Guests - If You want access to member only forums on HSO. You will gain access only when you Sign-in or Sign-Up on HotSpotOutdoors.

It's easy - LOOK UPPER right menu.

Sign in to follow this  
Followers 0
lrrpinman

Solo Canoeing

9 posts in this topic

Is it a lot harder to use a solo canoe than a two seater?

I've never used a solo canoe and my paddling partner cant go on a May trip to the BWCA, should I rent the solo and go anyway or is it too hard for a newbie?

Share this post


Link to post
Share on other sites
All I can offer is that a solo is a heck of a lot easier to portage and paddle than going solo in a regular canoe. I used to take my dad's Old Town into some backwoods lakes, fill up the front with rocks, water jugs, whatever was handy to keep the bow down. The thing must have been 18-19 feet or more long. Now I have a solo that I fish with and it's much nicer to carry, paddle etc.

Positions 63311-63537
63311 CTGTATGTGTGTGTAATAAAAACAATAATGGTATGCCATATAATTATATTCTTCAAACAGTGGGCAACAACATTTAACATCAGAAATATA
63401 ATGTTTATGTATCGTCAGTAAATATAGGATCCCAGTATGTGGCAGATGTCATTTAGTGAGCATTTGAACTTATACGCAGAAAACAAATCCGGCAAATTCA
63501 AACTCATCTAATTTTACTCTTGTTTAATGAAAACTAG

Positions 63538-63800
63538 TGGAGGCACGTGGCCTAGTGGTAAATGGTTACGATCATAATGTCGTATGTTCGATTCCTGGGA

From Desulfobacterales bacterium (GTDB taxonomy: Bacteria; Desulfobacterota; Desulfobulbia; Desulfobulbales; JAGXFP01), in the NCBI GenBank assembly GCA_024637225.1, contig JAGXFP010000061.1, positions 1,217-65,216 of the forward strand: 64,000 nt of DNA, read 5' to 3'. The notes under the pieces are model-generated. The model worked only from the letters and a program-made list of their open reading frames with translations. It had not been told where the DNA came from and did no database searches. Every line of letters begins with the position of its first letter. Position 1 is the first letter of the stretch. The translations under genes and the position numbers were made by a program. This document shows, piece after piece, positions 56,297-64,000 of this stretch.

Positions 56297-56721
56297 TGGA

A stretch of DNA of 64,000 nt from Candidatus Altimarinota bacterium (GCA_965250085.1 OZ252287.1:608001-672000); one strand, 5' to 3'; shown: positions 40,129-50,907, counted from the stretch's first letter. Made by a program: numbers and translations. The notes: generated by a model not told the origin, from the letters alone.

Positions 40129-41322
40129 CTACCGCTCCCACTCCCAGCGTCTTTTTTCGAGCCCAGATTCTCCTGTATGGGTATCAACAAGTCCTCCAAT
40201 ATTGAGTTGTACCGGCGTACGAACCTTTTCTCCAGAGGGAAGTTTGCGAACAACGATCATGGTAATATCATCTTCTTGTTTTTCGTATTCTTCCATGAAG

Share this post


Link to post
Share on other sites

Generally, a solo canoe will be a tad bit tippier than a regular canoe, and it only took me an extra 20 minutes of paddling around to get used to that aspect.

If you are embarking on your first solo trip in a solo canoe, I'd just suggest sticking to smaller water, especially while the water's still cold.

The thing I like about solo canoeing, is that the only lillydipper I can blame for the lack of paddling is myself. smile

Share this post


Link to post
Share on other sites

Yes, solos are a bit tippier, but it's nothing that you can't get used to. After soloing for a while, a regular canoe will feel like a pontoon.

They can also be a bit more difficult to steer, so I'd avoid rivers until you're well-practiced. Just my $.02.